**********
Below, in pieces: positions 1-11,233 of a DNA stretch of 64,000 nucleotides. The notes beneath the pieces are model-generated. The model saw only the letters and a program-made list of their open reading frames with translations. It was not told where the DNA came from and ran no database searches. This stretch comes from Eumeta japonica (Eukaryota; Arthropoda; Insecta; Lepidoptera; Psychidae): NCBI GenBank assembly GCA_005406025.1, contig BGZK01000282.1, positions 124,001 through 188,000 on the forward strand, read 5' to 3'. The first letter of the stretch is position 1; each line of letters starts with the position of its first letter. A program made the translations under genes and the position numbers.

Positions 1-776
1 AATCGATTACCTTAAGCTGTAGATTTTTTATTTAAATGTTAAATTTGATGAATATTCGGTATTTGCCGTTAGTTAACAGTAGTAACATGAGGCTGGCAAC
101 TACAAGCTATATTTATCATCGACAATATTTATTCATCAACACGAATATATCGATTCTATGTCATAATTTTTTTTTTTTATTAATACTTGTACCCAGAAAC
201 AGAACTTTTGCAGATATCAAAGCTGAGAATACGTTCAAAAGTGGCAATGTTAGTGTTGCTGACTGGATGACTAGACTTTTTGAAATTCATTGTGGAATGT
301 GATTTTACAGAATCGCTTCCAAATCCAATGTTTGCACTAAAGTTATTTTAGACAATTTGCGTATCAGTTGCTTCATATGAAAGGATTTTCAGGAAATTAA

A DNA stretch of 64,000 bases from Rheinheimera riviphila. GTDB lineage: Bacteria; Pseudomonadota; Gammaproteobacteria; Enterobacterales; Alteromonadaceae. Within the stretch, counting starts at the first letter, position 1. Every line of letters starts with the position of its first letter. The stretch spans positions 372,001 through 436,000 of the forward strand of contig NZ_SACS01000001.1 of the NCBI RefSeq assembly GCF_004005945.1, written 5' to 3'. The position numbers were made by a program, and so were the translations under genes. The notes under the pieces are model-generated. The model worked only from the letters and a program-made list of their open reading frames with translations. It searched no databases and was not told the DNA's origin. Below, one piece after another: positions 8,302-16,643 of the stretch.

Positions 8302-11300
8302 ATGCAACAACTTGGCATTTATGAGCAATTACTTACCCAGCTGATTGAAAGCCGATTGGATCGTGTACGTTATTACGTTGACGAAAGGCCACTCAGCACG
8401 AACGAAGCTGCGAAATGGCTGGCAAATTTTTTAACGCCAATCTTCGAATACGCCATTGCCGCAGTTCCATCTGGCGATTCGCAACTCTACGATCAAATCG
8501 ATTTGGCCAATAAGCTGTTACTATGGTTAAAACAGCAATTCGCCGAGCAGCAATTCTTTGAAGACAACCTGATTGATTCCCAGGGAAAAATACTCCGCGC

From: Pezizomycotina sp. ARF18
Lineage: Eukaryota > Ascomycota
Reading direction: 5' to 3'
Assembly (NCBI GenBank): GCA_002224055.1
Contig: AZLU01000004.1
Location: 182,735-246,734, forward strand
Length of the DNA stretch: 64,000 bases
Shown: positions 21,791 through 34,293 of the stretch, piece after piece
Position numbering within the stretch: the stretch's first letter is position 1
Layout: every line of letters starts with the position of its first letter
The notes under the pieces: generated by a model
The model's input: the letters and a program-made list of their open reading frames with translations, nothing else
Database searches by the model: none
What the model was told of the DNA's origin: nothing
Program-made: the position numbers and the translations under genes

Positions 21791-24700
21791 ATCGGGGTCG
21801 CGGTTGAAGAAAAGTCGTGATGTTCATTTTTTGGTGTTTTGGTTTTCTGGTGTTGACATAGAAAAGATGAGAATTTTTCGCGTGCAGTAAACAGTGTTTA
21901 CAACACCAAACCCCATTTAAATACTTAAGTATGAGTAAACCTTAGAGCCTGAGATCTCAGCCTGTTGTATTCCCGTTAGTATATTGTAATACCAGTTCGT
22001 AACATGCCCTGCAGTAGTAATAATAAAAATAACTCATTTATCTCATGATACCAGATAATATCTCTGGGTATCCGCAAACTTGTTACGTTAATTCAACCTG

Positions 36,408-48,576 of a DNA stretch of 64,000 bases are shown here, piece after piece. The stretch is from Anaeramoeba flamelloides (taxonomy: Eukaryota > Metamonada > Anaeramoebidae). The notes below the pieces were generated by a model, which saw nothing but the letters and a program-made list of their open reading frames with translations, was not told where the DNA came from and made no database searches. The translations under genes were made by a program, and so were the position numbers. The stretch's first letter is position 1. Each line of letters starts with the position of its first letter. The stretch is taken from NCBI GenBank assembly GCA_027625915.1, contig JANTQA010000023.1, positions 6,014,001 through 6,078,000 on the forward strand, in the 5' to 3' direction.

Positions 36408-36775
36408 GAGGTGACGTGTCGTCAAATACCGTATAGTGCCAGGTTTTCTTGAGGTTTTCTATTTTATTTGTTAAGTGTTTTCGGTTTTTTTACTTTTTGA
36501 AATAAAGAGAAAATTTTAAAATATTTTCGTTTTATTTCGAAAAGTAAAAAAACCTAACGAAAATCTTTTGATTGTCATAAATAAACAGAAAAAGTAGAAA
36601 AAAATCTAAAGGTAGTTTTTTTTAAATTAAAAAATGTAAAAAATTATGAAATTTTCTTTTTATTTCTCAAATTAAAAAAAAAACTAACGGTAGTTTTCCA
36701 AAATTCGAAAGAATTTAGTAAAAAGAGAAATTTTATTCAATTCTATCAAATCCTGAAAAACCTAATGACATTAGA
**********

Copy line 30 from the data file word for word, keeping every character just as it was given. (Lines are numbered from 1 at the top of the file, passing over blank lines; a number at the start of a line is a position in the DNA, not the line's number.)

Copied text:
21901 CAACACCAAACCCCATTTAAATACTTAAGTATGAGTAAACCTTAGAGCCTGAGATCTCAGCCTGTTGTATTCCCGTTAGTATATTGTAATACCAGTTCGT